As day turned to night, I had a lot of time to reflect on how it would feel to be separated from the organization I loved — and led — and the mission that has been the central focus of my professional life. Despite all the preparation for the worst-case scenario, I still felt disoriented and sick to my stomach. Around 10 p.m., a friend called to tell me that CNN was reporting that I had been fired. She read me the attorney general's statement.
So, after two decades of public service, I found out that I had been fired in the most disembodied, impersonal way — third-hand, based on a news account. [...] Not in my worst nightmares did I ever dream my FBI career would end this way. [The Washington Post]
The morning after the firing, McCabe continued, he "woke to find the president of the United States celebrating [his] punishment" as a "great day for the hard working men and women of the FBI - A great day for Democracy." Trump since then has continued his attacks on McCabe, claiming that the former FBI agent's memos chronicling their meetings together were fabricated after the fact.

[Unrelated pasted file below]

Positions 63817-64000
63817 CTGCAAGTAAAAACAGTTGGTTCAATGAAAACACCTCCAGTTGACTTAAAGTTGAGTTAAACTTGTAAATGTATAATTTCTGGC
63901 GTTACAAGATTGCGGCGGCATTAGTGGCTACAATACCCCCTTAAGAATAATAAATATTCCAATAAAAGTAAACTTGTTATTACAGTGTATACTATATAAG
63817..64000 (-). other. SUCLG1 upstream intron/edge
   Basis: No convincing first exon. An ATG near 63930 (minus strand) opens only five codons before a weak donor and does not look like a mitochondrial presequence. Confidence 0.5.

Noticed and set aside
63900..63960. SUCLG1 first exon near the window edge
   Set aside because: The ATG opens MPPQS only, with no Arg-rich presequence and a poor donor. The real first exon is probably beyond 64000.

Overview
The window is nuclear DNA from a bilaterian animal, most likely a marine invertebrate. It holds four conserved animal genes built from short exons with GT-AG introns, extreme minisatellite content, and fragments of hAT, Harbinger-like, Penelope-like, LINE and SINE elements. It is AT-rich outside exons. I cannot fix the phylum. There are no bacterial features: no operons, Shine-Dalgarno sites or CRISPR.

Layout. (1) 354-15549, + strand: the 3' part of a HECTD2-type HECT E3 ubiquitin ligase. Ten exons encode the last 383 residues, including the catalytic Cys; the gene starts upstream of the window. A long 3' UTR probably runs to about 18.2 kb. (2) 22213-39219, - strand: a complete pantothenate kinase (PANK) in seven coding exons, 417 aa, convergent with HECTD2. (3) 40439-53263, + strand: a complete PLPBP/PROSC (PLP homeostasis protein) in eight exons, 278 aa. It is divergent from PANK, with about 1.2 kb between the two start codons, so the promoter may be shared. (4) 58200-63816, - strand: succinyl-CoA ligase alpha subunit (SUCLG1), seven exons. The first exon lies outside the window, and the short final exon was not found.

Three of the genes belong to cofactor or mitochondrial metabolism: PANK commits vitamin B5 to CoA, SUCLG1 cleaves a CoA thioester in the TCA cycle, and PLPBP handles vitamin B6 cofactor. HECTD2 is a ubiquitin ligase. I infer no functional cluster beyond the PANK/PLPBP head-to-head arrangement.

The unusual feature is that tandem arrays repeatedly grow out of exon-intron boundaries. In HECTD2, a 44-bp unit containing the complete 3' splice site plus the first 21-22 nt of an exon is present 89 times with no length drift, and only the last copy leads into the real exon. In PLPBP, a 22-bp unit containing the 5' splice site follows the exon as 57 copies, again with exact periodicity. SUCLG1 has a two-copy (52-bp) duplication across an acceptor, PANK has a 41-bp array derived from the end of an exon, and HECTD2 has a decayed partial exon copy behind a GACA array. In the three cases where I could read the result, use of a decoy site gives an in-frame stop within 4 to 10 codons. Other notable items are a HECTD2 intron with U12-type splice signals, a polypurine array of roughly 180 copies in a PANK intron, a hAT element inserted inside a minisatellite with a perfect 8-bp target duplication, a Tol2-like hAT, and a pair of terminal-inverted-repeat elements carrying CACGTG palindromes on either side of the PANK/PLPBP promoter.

Protesters are gathering at some 700 student-led March for Our Lives events nationwide on Saturday to demand stricter gun regulations, and they're armed — if you'll pardon the pun — with signs both clever and poignant.
Half a million people are expected at the main rally in Washington, D.C. President Trump is at his resort in Florida for the weekend and has yet to personally comment on the marches, but the White House issued a statement "applaud[ing] the many courageous young Americans exercising their First Amendment rights today."